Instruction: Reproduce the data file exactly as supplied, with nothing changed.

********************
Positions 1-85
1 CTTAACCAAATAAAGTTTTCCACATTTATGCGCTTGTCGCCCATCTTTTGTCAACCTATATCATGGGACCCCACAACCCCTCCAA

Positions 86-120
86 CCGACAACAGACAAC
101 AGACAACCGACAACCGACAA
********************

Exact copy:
Positions 1-85
1 CTTAACCAAATAAAGTTTTCCACATTTATGCGCTTGTCGCCCATCTTTTGTCAACCTATATCATGGGACCCCACAACCCCTCCAA

Positions 86-120
86 CCGACAACAGACAAC
101 AGACAACCGACAACCGACAA